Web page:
Some authors have noted that intracytoplasmic crystals may also be seen in reactive plasma cell infiltrates,1,9 but this seems to be a very rare event and few such cases have been documented in detail.7,10 To our knowledge, crystalline inclusions have been described only once previously in a patient with gastritis,11 and in that case the plasma cells predominantly showed rounded eosinophilic cytoplasmic inclusions (Russell bodies). In this report, we describe rhomboid and needle‐shaped crystalline plasma cell inclusions in three patients with Lelicobacter‐associated gastritis.


Intracytoplasmic crystalline inclusions were identified in the gastric biopsy specimens of three patients undergoing routine gastrointestinal endoscopy because of symptomatic dyspepsia, dysphagia and/or diarrhoea. The patients were identified by one of the authors (CJRS) over a 24‐month period in which about 2500 gastric biopsy specimens were examined. At endoscopy, two patients had antral gastritis or erosions, whereas oesophagitis was present in the remaining patient. None of the patients had endoscopic features of malignancy and there was no history of lymphoma or multiple myeloma. Between one and four antral biopsies were performed in each patient and concurrent biopsies were also carried out on the duodenum, colon and rectum (case 1), duodenum, ileum and rectum (case 2) and the oesophagus (case 3).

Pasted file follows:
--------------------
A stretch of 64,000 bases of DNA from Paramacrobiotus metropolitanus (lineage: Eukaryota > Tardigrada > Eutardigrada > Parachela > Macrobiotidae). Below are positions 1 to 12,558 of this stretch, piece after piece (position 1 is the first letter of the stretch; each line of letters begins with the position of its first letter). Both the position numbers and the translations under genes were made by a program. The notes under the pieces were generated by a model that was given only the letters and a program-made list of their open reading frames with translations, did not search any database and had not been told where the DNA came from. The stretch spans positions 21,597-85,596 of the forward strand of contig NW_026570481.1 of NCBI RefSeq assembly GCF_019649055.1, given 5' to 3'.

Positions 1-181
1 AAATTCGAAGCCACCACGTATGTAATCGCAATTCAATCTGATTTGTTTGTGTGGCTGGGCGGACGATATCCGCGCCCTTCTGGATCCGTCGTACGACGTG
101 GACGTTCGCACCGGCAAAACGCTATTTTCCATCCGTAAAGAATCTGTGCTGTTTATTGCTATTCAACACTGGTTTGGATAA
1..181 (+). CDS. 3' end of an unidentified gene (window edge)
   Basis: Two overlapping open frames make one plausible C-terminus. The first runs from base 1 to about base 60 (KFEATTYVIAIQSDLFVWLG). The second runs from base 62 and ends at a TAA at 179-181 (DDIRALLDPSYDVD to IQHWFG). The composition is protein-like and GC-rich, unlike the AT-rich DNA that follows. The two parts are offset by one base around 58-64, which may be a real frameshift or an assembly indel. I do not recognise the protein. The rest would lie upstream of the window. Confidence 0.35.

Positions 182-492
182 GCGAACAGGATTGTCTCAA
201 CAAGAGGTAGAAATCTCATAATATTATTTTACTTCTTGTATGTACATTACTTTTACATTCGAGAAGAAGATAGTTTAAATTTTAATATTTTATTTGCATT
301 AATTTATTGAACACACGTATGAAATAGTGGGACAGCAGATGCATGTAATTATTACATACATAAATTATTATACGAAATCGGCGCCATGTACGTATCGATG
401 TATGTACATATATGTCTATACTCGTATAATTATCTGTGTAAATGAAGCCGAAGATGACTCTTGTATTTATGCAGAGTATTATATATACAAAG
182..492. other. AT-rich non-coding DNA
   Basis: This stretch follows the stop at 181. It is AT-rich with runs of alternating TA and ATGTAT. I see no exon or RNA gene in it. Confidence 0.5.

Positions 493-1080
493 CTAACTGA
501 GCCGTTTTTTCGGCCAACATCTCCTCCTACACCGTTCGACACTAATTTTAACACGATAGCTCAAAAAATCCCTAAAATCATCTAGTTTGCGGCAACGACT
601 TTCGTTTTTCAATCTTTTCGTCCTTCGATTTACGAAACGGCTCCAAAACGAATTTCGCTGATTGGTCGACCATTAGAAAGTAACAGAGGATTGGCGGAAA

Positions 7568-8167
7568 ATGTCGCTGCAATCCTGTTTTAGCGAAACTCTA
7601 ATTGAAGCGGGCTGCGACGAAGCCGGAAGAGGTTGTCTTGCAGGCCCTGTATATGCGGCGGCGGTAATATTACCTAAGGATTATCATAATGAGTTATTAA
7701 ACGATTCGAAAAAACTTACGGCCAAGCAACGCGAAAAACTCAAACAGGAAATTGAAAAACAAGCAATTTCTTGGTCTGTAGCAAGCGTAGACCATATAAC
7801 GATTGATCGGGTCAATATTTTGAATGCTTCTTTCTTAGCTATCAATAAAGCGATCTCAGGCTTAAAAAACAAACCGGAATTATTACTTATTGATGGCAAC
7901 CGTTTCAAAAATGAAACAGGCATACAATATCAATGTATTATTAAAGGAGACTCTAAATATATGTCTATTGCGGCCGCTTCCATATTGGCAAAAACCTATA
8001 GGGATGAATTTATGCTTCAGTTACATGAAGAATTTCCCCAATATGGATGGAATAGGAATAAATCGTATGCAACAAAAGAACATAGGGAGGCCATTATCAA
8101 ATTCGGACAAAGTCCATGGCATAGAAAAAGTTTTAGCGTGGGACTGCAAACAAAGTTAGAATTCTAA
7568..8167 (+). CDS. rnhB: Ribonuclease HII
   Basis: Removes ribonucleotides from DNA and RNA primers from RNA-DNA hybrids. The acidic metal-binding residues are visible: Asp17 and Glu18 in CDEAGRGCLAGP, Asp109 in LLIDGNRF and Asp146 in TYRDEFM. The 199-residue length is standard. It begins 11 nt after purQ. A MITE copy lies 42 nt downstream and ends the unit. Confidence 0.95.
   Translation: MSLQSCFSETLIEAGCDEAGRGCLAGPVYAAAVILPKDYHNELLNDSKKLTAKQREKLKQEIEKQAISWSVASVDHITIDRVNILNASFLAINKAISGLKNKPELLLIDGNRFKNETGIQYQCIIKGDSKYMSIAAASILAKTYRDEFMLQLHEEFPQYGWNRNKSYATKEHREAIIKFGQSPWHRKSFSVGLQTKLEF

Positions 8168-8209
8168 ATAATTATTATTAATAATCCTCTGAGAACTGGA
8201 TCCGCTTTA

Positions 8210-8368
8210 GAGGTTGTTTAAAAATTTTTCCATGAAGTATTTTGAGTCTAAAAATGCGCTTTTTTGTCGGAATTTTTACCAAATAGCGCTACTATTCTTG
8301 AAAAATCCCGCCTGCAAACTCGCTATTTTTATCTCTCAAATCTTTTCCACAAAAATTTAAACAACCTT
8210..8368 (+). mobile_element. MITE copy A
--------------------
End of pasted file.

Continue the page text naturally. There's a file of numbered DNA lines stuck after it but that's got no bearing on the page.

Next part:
All biopsy specimens were fixed in 10% buffered formalin and processed in paraffin wax. Sections 4 μm thick were stained initially with haematoxylin and eosin for routine diagnostic purposes and Cresyl Violet for identification of Lelicobacter pylori organisms. After identification of the crystals, additional sections were stained with Sirius Red and periodic acid‐Schiff diastase. Immunohistochemical studies were also carried out using the following antisera (dilutions in parentheses): cytokeratin (AE1/AE3 clone, 1/100), desmin (1/200), CD20 (1/800), CD68 (1/300), CD79a (1/300), κ and λ immunoglobulin (Ig) light chains (both 1/60 000), IgA (1/300), IgG (1/200) and IgM (1/200). All antisera were obtained from Dako (NSW 2019, Australia). All staining batches included appropriate positive and negative controls.


Table 11 summarises the clinical and pathological findings.

Table thumbnail
Table 1 Clinical, histological and immunohistochemical findings in three patients with gastric plasma cell crystals